Allegorical Figure of Friendship (recto); Christ on the Cross (verso)

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Object Details


Allegorical Figure of Friendship (recto); Christ on the Cross (verso)


Attributed to Juan del Castillo (Spanish, about 1590 - about 1657)




about 1630 - 1650


Pen and brown ink


21.7 x 14.8 cm (8 9/16 x 5 13/16 in.)

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This figure, labeled Amititia (Amicitia) in the lower left, represents Friendship. Juan del Castillo took the elements of the allegory from Cesare Ripa's Iconologia of the 1600s, which became a standard reference work for artists searching for ways to represent abstract ideas. According to Ripa, Amicitia was to be shown as a fair young woman, simply draped in the white robe of Truth, the virtue upon which friendship is based. She goes barefoot "for friendship knows no inconvenience too great for it," and rests one foot on a skull, "for friendship jeers at death." The artist probably intended the sphere drawn here as a free allusion to the skull. The inscription cerca (close) and lexos (far) on her breast refers to Ripa's description of keeping friends close to one's heart, regardless of whether they are near or far.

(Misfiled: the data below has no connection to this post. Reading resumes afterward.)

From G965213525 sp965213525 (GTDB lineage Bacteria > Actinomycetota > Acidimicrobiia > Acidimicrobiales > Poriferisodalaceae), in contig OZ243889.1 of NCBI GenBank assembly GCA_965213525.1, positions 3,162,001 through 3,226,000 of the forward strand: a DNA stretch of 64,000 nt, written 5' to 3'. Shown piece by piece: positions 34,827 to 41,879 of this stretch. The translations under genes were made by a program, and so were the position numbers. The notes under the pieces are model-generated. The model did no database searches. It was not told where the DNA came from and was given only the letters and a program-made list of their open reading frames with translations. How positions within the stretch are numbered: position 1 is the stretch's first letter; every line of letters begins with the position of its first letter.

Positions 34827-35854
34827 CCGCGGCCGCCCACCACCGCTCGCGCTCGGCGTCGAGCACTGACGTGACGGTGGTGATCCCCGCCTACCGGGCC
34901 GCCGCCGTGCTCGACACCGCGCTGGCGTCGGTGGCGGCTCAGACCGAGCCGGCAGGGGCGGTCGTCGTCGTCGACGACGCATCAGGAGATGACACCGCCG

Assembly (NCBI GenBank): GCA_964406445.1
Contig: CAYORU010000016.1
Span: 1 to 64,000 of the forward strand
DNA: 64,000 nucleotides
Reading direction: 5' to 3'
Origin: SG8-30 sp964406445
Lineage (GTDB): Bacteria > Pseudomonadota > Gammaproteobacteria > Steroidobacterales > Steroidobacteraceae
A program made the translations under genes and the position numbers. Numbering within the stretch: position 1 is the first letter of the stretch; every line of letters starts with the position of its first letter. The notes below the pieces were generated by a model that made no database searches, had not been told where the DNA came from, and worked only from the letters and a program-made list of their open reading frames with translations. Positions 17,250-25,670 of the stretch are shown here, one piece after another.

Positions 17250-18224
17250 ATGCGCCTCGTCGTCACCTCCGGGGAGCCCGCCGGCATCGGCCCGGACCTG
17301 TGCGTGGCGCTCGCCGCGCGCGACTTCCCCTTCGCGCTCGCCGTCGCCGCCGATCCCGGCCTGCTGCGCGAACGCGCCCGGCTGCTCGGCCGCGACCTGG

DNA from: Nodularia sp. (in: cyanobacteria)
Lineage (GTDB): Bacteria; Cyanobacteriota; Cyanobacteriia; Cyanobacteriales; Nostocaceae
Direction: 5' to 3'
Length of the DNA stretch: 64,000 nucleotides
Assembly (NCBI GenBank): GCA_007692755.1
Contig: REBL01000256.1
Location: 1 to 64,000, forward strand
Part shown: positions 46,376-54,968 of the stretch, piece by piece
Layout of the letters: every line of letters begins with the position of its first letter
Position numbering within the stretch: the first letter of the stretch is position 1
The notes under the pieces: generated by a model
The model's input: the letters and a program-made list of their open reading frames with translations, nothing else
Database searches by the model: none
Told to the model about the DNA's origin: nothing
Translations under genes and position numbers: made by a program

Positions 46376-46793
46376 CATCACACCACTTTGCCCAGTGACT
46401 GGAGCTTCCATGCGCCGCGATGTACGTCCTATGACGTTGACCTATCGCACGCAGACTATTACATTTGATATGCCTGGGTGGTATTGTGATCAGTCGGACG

Castillo drew a study for a scene of Christ on the Cross on the back of this drawing. Since Castillo drew the cross at an oblique angle, the figure may have been made for a Raising of the Cross.

Juanes to Goya: Spanish Drawings 1560 -1825 (September 14 to November 28, 1999)
  • The J. Paul Getty Museum at the Getty Center, (Los Angeles), September 14 to November 28, 1999
Window onto Spain: Drawings and Prints from Ribera to Goya (February 17 to May 16, 2004) (recto)
  • The J. Paul Getty Museum at the Getty Center, (Los Angeles), February 17 to May 16, 2004